My visitors today

Tuesday 7 October 2008

Why am I different? What happened?

Helen T, 2004 by Susie Mallett

Ringing the changes

I am back at work with my painter and marching friend ( see postings of 11th April 2008, "Plinths and parties, wall bars or hills and dales?", and 14th April , "Nicht auf zugeben").

We haven’t seen each other for quite a while and I am so pleased to be here, it is like stepping inside in a cocoon of love and well being. In German this is well described by a word which I like very much, Geborgenheit, which translates into English as "security", but for me the German version has a much more soulful meaning than the English translation and the environment that I find myself in at the moment is definitely a healthy one for anyone’s soul.

It is hardly surprising that in this environment the cheeky, healthily naughty, seven-year-old who I met in 1997 has grown into a very sensitive young man. He has turned eighteen since I was here in April and he has changed. He said to me today “Ich bin anders. Warum?”: I am different. Why?

He is right he is different. He is no longer the struggling, confused adolescent whom I have been working with recently, guiding and supporting through the last few difficult years. He has blossomed, he has matured, he has become an adult, and he knows and feels that there is a change, lots of changes. He knows he works differently, both with me and at college, and he knows that he talks differently. He knows that he is treated differently and he says that he is happier. Now he wants to know why? What happened? So we begin our search for answers.
We have been trying to discover answers for him through our work together. We are trying to pinpoint the changes and we discuss the ways in which we have been working towards them during eleven years of conductive upbringing.

What has actually been happening?

I missed all the big occasions in my client's life over the last few months, and there have been quite a few of them. I couldn’t make it to the Abifeier (school leaving celebrations) as I had planned to, as I was in England most of the summer. I also missed the big 18th birthday party. Missing the end of school "do", though, was the most disappointing for us all as I have been a part in my client's life since his first year at school and we had wanted to share the last day too. I had visited the school many times over the years, I had attended parents' evenings and special events and we had invited many teachers and therapists to join us and observe our Conductive Education sessions, which they watched with awe, even incorporating some of the activities in their school programme.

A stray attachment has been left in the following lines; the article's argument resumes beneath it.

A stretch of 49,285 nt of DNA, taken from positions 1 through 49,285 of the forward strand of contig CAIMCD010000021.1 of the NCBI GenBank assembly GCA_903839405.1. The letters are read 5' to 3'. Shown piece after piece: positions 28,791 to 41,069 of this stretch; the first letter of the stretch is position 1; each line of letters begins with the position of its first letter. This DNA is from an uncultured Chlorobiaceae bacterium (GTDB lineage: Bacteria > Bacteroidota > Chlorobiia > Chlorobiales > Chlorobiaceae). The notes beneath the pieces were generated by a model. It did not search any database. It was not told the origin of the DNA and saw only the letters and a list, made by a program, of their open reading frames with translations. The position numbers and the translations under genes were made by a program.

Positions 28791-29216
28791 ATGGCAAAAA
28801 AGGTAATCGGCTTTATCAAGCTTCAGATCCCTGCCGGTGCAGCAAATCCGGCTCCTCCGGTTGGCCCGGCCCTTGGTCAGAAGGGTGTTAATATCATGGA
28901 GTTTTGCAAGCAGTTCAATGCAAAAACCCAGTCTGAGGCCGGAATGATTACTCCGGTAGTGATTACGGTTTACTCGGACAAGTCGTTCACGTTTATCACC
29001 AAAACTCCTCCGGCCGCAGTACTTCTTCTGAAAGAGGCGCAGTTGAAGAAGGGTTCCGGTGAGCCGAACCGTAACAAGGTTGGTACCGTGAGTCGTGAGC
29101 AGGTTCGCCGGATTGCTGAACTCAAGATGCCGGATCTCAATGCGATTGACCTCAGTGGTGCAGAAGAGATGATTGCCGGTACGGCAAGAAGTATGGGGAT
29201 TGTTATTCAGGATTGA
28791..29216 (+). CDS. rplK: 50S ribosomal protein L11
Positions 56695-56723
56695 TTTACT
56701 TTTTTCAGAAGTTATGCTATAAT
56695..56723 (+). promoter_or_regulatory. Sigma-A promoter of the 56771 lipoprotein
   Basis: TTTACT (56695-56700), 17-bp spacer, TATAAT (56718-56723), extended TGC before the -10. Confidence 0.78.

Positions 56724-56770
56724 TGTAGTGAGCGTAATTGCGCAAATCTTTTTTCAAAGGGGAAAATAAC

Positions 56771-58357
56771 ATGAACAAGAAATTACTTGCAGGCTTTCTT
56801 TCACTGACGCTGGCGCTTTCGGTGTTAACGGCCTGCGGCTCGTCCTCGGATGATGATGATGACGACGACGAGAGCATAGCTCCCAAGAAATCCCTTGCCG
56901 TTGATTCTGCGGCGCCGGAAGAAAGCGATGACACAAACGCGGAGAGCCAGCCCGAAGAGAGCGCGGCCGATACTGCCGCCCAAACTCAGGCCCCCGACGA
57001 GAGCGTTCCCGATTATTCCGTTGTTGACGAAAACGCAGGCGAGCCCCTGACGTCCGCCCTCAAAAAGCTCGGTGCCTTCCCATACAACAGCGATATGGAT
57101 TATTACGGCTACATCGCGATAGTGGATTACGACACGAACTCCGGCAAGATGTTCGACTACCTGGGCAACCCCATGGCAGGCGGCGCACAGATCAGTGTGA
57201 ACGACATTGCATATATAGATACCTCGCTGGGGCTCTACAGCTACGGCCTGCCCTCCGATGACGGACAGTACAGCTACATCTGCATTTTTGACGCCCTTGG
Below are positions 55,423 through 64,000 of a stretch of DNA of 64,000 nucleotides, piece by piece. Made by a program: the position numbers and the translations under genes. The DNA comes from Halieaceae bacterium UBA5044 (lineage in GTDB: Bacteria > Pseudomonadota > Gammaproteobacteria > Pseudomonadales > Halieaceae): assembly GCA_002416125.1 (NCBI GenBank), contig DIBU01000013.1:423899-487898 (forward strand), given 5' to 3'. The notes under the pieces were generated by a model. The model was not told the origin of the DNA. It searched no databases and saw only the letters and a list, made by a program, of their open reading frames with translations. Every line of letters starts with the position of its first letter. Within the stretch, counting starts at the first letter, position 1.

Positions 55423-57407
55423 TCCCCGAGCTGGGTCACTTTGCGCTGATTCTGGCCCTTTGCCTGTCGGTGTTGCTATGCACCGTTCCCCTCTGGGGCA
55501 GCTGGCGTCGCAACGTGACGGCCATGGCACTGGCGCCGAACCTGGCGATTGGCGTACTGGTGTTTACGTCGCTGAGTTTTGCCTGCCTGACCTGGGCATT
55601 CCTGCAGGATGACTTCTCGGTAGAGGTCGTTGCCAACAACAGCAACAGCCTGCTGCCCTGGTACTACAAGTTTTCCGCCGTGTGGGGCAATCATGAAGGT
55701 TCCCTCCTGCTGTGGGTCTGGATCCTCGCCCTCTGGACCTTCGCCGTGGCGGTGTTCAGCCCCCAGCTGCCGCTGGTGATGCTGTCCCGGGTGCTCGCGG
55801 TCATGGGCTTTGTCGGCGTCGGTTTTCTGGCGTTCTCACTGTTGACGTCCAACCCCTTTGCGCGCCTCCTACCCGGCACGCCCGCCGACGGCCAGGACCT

Going it alone!

I missed those two big occasions, but everyone missed out on the third, my client's first day at further education college. This is because he did it alone! He went off on the school bus, he walked through the new school entrance, he got in the lift to the first floor and walked into his new classroom all on his own. He told me the story in great detail and described how his new teacher and fellow pupils welcomed him. All the time he spoke with great pride, at the same time astonished by his own courage.

How did he get there?

My client decided about six months before school ended that he wasn’t yet ready to go to work, he wanted to go on to further education just as his siblings had done. He could feel something which I and his parents also knew, this was that after years of struggling to improve his physical abilities and indeed succeeding in this, he was now ready to develop academically, ready to improve his skills of daily life and maybe improve in the 3 R’s too. He set his mind to it, he went for interviews, he got his parents to phone and ask questions for him, until he eventually made it. He is so happy about this achievement. He feels like he has climbed a huge mountain. In fact he is so pleased with himself and happy at his college that last week out in the courtyard he says he embarrassed himself by punching the air and yelling “I love my college”. He was really surprised that no one else joined in!

What pleases him so much about college life?

First, that he knows that he made the best decision that he has ever made. Secondly he loves how he is treated there, as an adult and with respect. He is pleased to be away from the more child-orientated atmosphere of his old school. Each day I hear more about college life, how the expectations of him are as high there as they have always have been at home and in Conductive Education, but never were in school. He says he actually learns and remembers and wants to learn more. He takes part in courses on German, politics, mathematics, woodwork and domestic science, he learns about using banks, going shopping and other everyday needs. He is learning to solve problems in his lessons which he enjoys.